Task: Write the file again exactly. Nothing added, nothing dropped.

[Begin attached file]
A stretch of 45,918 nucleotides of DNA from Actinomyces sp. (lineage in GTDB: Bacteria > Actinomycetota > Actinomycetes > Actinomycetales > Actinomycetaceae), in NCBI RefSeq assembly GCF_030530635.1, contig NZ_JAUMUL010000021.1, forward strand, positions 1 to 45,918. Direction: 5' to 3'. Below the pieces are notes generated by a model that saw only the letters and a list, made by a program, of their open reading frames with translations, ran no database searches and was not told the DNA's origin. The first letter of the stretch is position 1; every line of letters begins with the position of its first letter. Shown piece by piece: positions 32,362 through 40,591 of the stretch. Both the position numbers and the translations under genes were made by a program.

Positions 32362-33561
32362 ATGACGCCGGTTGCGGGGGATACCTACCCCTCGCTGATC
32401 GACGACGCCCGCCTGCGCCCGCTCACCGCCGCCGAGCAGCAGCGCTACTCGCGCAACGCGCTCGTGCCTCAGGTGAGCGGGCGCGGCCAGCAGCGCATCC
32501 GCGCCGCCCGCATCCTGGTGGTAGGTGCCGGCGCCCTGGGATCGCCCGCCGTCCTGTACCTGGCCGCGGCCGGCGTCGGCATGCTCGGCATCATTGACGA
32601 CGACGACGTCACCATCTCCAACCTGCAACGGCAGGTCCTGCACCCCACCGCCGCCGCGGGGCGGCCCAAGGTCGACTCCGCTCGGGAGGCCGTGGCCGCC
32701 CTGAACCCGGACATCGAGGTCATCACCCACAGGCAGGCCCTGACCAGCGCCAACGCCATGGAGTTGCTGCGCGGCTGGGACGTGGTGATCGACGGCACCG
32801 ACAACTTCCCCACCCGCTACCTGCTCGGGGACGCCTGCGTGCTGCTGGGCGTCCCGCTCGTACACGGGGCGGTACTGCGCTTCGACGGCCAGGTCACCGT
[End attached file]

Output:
A stretch of 45,918 nucleotides of DNA from Actinomyces sp. (lineage in GTDB: Bacteria > Actinomycetota > Actinomycetes > Actinomycetales > Actinomycetaceae), in NCBI RefSeq assembly GCF_030530635.1, contig NZ_JAUMUL010000021.1, forward strand, positions 1 to 45,918. Direction: 5' to 3'. Below the pieces are notes generated by a model that saw only the letters and a list, made by a program, of their open reading frames with translations, ran no database searches and was not told the DNA's origin. The first letter of the stretch is position 1; every line of letters begins with the position of its first letter. Shown piece by piece: positions 32,362 through 40,591 of the stretch. Both the position numbers and the translations under genes were made by a program.

Positions 32362-33561
32362 ATGACGCCGGTTGCGGGGGATACCTACCCCTCGCTGATC
32401 GACGACGCCCGCCTGCGCCCGCTCACCGCCGCCGAGCAGCAGCGCTACTCGCGCAACGCGCTCGTGCCTCAGGTGAGCGGGCGCGGCCAGCAGCGCATCC
32501 GCGCCGCCCGCATCCTGGTGGTAGGTGCCGGCGCCCTGGGATCGCCCGCCGTCCTGTACCTGGCCGCGGCCGGCGTCGGCATGCTCGGCATCATTGACGA
32601 CGACGACGTCACCATCTCCAACCTGCAACGGCAGGTCCTGCACCCCACCGCCGCCGCGGGGCGGCCCAAGGTCGACTCCGCTCGGGAGGCCGTGGCCGCC
32701 CTGAACCCGGACATCGAGGTCATCACCCACAGGCAGGCCCTGACCAGCGCCAACGCCATGGAGTTGCTGCGCGGCTGGGACGTGGTGATCGACGGCACCG
32801 ACAACTTCCCCACCCGCTACCTGCTCGGGGACGCCTGCGTGCTGCTGGGCGTCCCGCTCGTACACGGGGCGGTACTGCGCTTCGACGGCCAGGTCACCGT